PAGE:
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Middle East Issues





CAMERA Prompts NY Times Correction, Raises Question, on Netanyahu Speech


Benjamin Netanyahu did not tell the United Nations in late 2012 that Iran could have enough highly enriched uranium for a bomb by the following spring or summer, a New York Times correction prompted by CAMERA explains.
 
According to a Feb. 23 story in the newspaper, "Israeli Views on Iran Diverged, Reports Say,"
Mr. Netanyahu, in a dramatic speech in September 2012 during which he drew a red line across a cartoon bomb, said at the time that Iran was “well into the second stage” of enriching uranium and could complete the final stage “by next spring, at most by next summer.” He added ominously, “From there, it’s only a few months, possibly a few weeks, before they get enough enriched uranium for the first bomb.”
CAMERA informed The New York Times yesterday that Netanyahu had in fact said Iran, at current enrichment rates, could by that spring or summer finish the second stage, the stockpiling of medium enriched uranium, not the third and final stage, the stockpiling of highly enriched uranium. 

Later that day, the newspaper published the following correction:
Correction: February 25, 2015
An earlier version of this article misstated an assertion by Mr. Netanyahu in September 2012 on Iran's uranium enrichment program. He said that Iran would have completed the second stage of enrichment by spring or summer of 2013, not that the enrichment process would have been completed by then.
CAMERA commends the prompt correction.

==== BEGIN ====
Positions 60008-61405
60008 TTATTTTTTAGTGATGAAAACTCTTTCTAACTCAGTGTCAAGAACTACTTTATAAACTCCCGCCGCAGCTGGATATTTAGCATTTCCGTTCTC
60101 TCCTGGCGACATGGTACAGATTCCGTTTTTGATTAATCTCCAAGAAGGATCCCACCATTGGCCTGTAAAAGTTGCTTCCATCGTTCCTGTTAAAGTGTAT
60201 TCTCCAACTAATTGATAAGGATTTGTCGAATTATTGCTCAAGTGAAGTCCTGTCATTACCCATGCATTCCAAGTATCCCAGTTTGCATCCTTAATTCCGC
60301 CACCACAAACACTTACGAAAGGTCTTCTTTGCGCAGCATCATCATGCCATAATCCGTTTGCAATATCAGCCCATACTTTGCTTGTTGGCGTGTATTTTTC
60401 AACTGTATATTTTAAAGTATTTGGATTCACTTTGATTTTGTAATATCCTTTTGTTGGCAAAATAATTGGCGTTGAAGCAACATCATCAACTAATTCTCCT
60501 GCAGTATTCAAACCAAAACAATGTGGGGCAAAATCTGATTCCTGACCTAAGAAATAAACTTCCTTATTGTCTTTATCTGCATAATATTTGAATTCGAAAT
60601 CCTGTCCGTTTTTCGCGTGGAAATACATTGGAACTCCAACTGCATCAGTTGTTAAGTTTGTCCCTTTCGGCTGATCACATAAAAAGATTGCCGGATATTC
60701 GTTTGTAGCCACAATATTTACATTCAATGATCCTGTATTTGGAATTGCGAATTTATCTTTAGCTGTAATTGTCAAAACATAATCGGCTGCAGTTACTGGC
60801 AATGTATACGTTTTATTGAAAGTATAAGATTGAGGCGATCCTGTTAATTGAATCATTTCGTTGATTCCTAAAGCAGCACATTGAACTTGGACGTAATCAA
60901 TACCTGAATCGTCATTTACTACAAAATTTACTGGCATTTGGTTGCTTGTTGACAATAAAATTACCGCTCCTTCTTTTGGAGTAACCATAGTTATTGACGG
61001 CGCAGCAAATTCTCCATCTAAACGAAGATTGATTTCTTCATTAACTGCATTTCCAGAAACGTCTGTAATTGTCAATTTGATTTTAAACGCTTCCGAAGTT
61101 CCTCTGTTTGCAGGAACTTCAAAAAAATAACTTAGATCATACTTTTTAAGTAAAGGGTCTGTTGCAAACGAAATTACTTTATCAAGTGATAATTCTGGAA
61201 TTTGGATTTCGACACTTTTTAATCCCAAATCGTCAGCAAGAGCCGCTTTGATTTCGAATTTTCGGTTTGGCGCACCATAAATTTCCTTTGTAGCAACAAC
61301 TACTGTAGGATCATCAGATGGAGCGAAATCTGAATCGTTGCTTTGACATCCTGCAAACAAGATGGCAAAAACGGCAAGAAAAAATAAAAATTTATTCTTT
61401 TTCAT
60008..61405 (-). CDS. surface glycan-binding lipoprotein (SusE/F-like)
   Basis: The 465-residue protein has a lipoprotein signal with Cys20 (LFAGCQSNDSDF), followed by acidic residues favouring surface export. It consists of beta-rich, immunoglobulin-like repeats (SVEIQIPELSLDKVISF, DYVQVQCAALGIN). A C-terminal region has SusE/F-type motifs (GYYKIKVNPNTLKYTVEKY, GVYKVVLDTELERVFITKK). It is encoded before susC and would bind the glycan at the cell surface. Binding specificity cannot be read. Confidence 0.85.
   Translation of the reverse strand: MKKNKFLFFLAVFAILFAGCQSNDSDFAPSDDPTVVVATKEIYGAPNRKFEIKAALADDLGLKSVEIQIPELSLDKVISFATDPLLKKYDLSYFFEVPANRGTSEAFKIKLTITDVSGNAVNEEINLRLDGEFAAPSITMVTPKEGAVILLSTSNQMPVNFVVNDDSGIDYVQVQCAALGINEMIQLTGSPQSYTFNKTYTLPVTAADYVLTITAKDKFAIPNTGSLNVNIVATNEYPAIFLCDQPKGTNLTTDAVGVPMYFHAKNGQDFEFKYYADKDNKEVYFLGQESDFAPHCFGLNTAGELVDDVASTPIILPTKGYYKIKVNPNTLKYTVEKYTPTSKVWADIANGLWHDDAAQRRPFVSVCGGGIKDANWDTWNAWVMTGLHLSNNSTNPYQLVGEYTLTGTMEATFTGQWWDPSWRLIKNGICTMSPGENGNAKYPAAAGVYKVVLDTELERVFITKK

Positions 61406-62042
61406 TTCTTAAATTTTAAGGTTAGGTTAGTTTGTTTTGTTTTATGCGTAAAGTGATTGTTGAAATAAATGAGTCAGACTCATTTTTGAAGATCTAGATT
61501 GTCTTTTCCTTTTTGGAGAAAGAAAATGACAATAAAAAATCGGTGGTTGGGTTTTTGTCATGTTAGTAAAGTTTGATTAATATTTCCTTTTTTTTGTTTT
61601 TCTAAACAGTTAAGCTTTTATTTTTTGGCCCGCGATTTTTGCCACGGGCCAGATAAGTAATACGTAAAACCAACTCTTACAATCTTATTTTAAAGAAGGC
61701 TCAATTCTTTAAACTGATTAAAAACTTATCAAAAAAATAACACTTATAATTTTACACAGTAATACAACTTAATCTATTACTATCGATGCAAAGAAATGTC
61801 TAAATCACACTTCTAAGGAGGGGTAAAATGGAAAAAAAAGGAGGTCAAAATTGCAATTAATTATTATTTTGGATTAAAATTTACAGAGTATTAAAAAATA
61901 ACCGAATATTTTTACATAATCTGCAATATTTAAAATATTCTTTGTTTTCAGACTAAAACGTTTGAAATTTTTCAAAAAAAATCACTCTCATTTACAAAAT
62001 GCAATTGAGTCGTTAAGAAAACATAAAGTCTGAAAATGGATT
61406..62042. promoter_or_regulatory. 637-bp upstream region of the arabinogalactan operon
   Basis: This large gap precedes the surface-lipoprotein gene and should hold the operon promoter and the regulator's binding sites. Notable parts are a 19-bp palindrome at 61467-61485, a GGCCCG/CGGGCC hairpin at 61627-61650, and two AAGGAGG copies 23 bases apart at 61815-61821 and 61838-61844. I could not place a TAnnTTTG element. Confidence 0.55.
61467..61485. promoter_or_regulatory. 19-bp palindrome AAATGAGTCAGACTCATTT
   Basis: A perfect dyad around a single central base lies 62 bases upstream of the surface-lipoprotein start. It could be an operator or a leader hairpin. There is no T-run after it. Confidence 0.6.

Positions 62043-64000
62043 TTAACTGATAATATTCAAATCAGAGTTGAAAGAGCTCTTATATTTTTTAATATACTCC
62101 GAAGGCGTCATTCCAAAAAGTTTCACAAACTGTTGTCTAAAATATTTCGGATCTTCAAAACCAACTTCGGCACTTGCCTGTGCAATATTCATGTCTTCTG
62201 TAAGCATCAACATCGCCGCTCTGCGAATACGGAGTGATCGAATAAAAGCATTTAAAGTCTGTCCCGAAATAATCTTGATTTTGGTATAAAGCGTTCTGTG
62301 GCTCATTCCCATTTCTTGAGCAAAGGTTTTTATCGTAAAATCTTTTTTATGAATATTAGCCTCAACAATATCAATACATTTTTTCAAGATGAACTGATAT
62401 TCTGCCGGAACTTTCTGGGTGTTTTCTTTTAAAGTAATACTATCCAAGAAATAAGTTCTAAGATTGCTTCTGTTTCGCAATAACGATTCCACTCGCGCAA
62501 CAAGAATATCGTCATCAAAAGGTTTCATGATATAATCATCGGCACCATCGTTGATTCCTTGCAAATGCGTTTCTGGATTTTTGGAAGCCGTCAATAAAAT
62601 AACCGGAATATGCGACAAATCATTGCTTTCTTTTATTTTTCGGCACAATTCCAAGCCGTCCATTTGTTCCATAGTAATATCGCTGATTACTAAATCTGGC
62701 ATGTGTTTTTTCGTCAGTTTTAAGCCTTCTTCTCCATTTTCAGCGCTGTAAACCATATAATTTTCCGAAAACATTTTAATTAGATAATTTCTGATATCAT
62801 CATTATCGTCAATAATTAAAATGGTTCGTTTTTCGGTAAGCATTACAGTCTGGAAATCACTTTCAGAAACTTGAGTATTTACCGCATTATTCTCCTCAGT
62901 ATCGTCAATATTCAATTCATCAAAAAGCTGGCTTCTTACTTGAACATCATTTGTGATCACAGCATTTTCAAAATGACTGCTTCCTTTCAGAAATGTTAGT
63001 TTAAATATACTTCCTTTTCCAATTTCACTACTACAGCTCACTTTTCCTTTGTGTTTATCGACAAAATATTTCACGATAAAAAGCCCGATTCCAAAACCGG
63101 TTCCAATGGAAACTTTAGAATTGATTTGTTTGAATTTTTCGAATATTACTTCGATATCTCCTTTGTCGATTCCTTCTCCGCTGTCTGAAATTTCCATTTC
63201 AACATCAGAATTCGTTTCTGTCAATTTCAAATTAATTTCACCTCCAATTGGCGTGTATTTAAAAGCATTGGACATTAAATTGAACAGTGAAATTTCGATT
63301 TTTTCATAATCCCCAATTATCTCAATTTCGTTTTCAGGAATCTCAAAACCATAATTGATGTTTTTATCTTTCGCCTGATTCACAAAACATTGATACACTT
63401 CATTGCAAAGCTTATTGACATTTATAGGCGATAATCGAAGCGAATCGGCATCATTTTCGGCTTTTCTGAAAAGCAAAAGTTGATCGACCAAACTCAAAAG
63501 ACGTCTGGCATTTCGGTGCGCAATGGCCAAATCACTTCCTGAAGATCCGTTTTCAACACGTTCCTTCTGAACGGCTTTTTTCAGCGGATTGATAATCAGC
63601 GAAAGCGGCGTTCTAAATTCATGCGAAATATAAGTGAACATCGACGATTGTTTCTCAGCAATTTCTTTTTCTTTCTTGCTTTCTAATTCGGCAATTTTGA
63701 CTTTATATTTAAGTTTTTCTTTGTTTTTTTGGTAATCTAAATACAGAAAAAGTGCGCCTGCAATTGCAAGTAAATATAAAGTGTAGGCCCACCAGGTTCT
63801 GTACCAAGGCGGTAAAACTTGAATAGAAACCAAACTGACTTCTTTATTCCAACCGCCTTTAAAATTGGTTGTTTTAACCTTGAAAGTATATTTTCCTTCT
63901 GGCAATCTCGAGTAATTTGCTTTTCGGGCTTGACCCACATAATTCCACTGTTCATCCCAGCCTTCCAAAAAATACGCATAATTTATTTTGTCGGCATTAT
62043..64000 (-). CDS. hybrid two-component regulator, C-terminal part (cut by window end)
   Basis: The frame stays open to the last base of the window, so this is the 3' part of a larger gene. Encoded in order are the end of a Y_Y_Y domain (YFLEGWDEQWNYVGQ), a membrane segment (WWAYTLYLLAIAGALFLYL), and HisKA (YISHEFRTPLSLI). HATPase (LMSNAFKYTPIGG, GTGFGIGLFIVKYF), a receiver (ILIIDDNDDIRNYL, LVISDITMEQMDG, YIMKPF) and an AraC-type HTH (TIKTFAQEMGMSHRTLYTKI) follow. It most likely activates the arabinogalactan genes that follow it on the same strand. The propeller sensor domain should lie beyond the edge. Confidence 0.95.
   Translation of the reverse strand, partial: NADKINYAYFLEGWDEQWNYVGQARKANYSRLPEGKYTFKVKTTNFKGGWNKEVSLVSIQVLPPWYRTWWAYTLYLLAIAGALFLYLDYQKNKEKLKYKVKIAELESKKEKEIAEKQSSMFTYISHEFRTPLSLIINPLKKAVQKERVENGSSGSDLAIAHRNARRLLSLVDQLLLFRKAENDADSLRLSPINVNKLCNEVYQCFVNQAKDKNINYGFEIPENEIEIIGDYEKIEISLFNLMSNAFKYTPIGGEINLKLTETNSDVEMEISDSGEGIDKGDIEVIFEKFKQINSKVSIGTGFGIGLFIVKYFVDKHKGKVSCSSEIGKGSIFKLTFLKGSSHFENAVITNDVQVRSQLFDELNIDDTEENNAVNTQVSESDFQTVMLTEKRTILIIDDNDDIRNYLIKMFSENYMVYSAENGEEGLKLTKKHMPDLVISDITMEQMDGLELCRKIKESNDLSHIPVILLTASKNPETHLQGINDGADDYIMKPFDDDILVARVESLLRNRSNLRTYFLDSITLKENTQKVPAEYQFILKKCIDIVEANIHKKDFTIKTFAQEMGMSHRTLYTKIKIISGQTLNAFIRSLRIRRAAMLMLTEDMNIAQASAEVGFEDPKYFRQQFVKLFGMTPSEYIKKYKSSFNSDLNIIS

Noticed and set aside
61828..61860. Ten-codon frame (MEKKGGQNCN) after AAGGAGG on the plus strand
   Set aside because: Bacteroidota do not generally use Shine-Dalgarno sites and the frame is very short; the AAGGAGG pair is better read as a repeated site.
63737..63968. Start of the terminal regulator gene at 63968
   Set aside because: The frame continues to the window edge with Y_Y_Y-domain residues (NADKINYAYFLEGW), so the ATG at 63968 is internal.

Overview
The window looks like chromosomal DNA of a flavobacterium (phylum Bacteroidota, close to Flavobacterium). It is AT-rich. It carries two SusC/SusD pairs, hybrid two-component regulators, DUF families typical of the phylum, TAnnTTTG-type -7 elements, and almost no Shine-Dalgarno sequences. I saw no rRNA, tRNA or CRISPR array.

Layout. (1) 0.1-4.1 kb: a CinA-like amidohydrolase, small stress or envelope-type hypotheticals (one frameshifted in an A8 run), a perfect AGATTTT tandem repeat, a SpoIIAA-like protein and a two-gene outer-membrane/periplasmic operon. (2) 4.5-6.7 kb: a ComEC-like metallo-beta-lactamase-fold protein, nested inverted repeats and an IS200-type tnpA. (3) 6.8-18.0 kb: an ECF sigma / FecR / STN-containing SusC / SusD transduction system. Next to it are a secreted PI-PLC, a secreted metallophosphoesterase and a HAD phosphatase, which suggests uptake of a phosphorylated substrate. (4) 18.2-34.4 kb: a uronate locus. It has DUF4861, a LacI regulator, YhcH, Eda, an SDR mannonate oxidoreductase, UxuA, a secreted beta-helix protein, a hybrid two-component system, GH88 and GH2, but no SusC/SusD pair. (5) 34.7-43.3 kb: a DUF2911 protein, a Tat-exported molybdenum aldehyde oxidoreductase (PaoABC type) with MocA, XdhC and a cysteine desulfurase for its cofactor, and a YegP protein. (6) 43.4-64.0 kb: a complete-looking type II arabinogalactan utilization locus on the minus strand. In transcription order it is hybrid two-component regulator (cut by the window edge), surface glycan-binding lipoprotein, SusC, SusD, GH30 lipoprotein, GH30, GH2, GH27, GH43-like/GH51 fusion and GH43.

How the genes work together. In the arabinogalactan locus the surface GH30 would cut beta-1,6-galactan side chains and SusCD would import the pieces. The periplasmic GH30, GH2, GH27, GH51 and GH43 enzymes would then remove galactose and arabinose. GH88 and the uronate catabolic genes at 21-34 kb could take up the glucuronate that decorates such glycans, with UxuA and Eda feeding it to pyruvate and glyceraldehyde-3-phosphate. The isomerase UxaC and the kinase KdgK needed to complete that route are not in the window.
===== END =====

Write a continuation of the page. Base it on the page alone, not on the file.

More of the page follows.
At the same time, despite the story's headline about views that "diverged" and the reporter's claim that a document sent by Israeli intelligence to its South African counterpart "did not support Mr. Netanyahu’s timetable," the article does not make the case that there was any noteworthy divergence in Israeli views about a possible timetable. (It's worth noting that the newspaper didn't go as far as The Guardian and Al Jazeera, both of which insisted the Mossad document "contradicted" Netanyahu's speech.)
 
Here's how the newspaper describes the divergence in its (updated, post-correction) piece:

Mr. Netanyahu, in a dramatic speech in September 2012 during which he drew a red line across a cartoon bomb, said at the time that Iran was “well into the second stage” of enriching uranium and could move to the final stage “by next spring, at most by next summer.” He added ominously, “From there, it's only a few months, possibly a few weeks, before they get enough enriched uranium for the first bomb.”

But the report from Mossad, dated about three weeks later, said Iran “does not appear to be ready to enrich” uranium beyond 20 percent, the second stage, and gave no estimates for when it might do so. Separately, it said that although Iran was making “great efforts” to activate a heavy-water reactor to produce weapons-grade plutonium, “this will not happen before mid-2014.”
So as The Times puts it, the crux of the difference was that Netanyahu presented the UN with forward-looking speculation while a Mossad report "gave no estimates" about the future.
 
Both Netanyahu and the Mossad document, though, asserted the same thing about Iran's progress — namely, that Iran at the time was not in the third stage of feeding medium-enriched uranium into centrifuges to make highly enriched uranium. In Netanyahu's words, Iran was "well into the second stage." The Mossad document said the country "does not appear to be ready" to move to the third stage. 
 
That's hardly a substantive divergence. It is, though, the very type of difference, in terms of focus and comfort with speculation, that one would expect from the different sources and the different venues. There may be some other small differences between the Prime Minister's speech and the Mossad's document. But the story as The New York Times tells it is not a substantive story at all.  

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